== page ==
Online consumer opinions as evidence in trademark cases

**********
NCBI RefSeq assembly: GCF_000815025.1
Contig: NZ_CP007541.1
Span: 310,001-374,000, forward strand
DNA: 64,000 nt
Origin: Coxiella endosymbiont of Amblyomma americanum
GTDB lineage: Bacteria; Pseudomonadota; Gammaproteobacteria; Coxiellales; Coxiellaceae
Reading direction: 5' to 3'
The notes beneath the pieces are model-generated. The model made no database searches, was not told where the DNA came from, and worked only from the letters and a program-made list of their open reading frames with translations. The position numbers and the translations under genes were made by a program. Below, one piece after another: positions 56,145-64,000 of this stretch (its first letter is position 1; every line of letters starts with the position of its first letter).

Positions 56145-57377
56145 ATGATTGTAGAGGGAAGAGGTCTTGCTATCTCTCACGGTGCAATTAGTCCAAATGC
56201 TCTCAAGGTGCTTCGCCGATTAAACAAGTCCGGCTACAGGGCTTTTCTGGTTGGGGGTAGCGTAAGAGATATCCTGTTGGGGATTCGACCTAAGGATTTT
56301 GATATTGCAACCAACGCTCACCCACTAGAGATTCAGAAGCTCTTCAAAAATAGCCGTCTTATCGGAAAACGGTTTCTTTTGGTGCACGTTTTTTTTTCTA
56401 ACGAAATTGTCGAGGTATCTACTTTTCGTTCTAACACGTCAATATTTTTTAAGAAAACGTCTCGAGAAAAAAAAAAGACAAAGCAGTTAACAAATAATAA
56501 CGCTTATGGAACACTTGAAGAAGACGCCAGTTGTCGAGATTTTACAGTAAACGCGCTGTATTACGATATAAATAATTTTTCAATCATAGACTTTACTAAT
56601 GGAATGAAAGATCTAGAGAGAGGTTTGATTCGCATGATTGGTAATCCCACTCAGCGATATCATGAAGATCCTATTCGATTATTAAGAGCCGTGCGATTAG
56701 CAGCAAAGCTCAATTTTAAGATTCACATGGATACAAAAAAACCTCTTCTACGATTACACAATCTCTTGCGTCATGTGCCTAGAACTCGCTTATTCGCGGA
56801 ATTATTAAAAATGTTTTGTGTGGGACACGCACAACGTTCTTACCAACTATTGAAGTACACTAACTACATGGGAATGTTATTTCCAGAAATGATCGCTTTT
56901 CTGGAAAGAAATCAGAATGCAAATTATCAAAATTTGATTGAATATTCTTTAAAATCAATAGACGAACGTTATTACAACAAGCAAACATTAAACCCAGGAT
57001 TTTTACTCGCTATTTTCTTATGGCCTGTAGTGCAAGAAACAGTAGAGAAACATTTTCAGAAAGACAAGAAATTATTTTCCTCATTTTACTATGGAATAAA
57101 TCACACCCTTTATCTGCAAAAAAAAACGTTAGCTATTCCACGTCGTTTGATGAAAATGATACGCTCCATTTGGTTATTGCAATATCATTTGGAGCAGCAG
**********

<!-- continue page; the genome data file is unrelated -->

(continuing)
A recent case in the Third Circuit, QUC Inc. v. Your Vitamins Inc., “casts doubt” on the reliability of blog posts and online consumer content as trademark evidence. The federal court found several problems with this genre of evidence, concluding it deserves only limited weight in the consumer confusion and false advertising analysis. The first weakness of this evidence is the pervasive use of false online identities and the known use of well-placed comments that may not be genuine or made in good faith. There is no way to verify whether the commenter or site with the content is related to an interested party or whether they are describing true events and impressions. The court clarifies that this evidence is admissible but carries concerns of authenticity and probative value. Although the internet is a strong advertising venue, its evidentiary value is weak when compared to traditional evidence such as consumer surveys, affidavits and other forms of evidence of consumer confusion and false advertising.

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